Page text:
* Besides the Sparta in Wisconsin already noted, we could mention the Sparta in Tennessee that featured in In the Heat of the Night, the memorable movie of Southern racial hatred starring Sidney Poitier. However, the name Thermopolis in Wyoming should probably not be given any other interpretation than the purely topographical – like Greek Thermopylae, it is blessed with mineral hot springs (the world’s largest), and its founding inhabitants probably did not see themselves as making a last stand like General Custer (at Little Bighorn in Montana, on 25 June 1876).
* This is a slightly foxed French translation of part of Simonides’s epigram ‘Go, tell the Spartans …’.
* I have quoted it as the epigraph to Chapter Four.
* See Chapter Eight, and the epigraph to Chapter One.
* On the historical downside, the film accepts and enacts Diodorus/Ephorus’s massively implausible tale of a night commando raid designed by Leonidas to assassinate Xerxes in his bed.
* One small but telling visual mistake merits comment. Miller shows the Spartans with moustaches as well as beards. Yet the historical Spartans of Leonidas’s day in fact shaved their upper lip in subservience to the annual injunction by each incoming board of ephors to ‘shave their moustaches and obey the laws’. The famous marble statue wrongly named ‘Leonidas’ faithfully shows precisely this distinctively Spartan treatment of facial hair: full beard but no moustache.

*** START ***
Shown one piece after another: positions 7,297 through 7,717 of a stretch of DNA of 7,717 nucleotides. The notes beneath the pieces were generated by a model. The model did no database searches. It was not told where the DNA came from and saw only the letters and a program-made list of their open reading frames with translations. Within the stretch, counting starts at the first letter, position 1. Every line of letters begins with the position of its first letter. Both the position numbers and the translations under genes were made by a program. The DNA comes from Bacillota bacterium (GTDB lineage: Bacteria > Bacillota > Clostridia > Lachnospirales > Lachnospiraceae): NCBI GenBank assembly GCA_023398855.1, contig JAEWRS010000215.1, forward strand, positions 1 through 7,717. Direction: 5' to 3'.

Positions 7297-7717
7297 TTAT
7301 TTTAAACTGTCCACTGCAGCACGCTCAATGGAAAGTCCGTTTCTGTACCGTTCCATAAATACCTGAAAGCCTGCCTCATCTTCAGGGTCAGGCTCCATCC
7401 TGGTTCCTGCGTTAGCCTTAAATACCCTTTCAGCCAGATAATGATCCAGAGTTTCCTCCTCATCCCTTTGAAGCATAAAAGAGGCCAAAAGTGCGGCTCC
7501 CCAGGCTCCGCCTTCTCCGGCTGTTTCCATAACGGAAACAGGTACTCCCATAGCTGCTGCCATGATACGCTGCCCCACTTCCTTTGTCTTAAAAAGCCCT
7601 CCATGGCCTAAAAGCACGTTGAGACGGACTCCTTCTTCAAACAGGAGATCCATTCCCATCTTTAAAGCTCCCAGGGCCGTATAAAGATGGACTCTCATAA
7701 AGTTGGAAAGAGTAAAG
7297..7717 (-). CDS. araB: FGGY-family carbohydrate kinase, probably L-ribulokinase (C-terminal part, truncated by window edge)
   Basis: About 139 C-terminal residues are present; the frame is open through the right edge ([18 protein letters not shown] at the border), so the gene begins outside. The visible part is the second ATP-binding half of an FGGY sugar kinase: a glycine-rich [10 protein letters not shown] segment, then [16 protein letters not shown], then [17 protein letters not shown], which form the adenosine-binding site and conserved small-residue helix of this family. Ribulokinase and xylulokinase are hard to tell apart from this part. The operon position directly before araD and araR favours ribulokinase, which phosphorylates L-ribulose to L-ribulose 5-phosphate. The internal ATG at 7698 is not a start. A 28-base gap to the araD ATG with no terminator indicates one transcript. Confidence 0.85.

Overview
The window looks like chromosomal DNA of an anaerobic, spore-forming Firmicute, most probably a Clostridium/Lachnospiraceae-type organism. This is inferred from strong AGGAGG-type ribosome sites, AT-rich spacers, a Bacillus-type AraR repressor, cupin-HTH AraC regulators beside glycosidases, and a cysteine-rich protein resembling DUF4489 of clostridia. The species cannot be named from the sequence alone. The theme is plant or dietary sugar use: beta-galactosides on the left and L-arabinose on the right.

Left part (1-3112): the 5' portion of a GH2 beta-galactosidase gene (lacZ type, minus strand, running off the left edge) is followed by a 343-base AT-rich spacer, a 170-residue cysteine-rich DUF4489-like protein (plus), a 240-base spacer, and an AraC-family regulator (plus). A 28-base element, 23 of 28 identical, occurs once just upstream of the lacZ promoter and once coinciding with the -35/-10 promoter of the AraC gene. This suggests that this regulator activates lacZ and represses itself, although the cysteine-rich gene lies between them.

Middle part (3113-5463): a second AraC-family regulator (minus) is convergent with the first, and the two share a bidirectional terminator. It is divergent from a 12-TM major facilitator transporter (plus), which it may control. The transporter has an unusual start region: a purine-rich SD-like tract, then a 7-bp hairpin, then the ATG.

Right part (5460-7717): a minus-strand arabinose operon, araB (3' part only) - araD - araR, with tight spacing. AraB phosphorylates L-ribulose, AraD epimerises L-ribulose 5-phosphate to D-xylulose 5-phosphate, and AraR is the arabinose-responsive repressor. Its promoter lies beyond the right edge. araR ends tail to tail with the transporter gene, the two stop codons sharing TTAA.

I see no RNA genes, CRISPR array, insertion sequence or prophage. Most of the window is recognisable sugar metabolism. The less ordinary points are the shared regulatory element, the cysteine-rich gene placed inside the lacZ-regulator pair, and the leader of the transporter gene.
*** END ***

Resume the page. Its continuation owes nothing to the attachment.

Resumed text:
* A slightly different and fully annotated version of this Epilogue appeared as ‘What have the Spartans done for us? Sparta’s contribution to Western civilization’ in the Classics journal Greece & Rome 2nd ser., 52.2 (2004) 164–79. I am most grateful to the journal’s editor, Katherine Clarke, for permission to reproduce this reworded and mostly annotation-free version here.